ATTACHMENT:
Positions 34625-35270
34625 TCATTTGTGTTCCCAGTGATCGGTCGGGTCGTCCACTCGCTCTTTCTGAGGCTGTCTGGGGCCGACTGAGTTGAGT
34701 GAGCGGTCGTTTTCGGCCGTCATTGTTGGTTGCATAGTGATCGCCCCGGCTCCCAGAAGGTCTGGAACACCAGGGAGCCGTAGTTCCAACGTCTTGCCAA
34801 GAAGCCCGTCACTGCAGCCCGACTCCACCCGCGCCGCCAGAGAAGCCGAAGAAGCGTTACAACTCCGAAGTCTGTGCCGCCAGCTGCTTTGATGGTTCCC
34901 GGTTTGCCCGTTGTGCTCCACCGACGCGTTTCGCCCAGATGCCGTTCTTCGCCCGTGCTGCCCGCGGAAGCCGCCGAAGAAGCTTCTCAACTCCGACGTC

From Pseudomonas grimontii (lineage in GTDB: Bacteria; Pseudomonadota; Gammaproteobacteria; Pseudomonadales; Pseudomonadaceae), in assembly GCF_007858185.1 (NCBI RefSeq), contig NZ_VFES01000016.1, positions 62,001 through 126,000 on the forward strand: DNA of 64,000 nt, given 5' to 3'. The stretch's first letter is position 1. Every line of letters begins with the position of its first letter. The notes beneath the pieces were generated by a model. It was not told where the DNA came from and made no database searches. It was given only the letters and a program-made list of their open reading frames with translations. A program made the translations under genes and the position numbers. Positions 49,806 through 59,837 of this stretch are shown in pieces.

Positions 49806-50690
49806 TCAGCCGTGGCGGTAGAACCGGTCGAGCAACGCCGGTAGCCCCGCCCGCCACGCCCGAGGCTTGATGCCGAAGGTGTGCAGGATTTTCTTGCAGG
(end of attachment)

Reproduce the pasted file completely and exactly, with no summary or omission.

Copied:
Positions 34625-35270
34625 TCATTTGTGTTCCCAGTGATCGGTCGGGTCGTCCACTCGCTCTTTCTGAGGCTGTCTGGGGCCGACTGAGTTGAGT
34701 GAGCGGTCGTTTTCGGCCGTCATTGTTGGTTGCATAGTGATCGCCCCGGCTCCCAGAAGGTCTGGAACACCAGGGAGCCGTAGTTCCAACGTCTTGCCAA
34801 GAAGCCCGTCACTGCAGCCCGACTCCACCCGCGCCGCCAGAGAAGCCGAAGAAGCGTTACAACTCCGAAGTCTGTGCCGCCAGCTGCTTTGATGGTTCCC
34901 GGTTTGCCCGTTGTGCTCCACCGACGCGTTTCGCCCAGATGCCGTTCTTCGCCCGTGCTGCCCGCGGAAGCCGCCGAAGAAGCTTCTCAACTCCGACGTC

From Pseudomonas grimontii (lineage in GTDB: Bacteria; Pseudomonadota; Gammaproteobacteria; Pseudomonadales; Pseudomonadaceae), in assembly GCF_007858185.1 (NCBI RefSeq), contig NZ_VFES01000016.1, positions 62,001 through 126,000 on the forward strand: DNA of 64,000 nt, given 5' to 3'. The stretch's first letter is position 1. Every line of letters begins with the position of its first letter. The notes beneath the pieces were generated by a model. It was not told where the DNA came from and made no database searches. It was given only the letters and a program-made list of their open reading frames with translations. A program made the translations under genes and the position numbers. Positions 49,806 through 59,837 of this stretch are shown in pieces.

Positions 49806-50690
49806 TCAGCCGTGGCGGTAGAACCGGTCGAGCAACGCCGGTAGCCCCGCCCGCCACGCCCGAGGCTTGATGCCGAAGGTGTGCAGGATTTTCTTGCAGG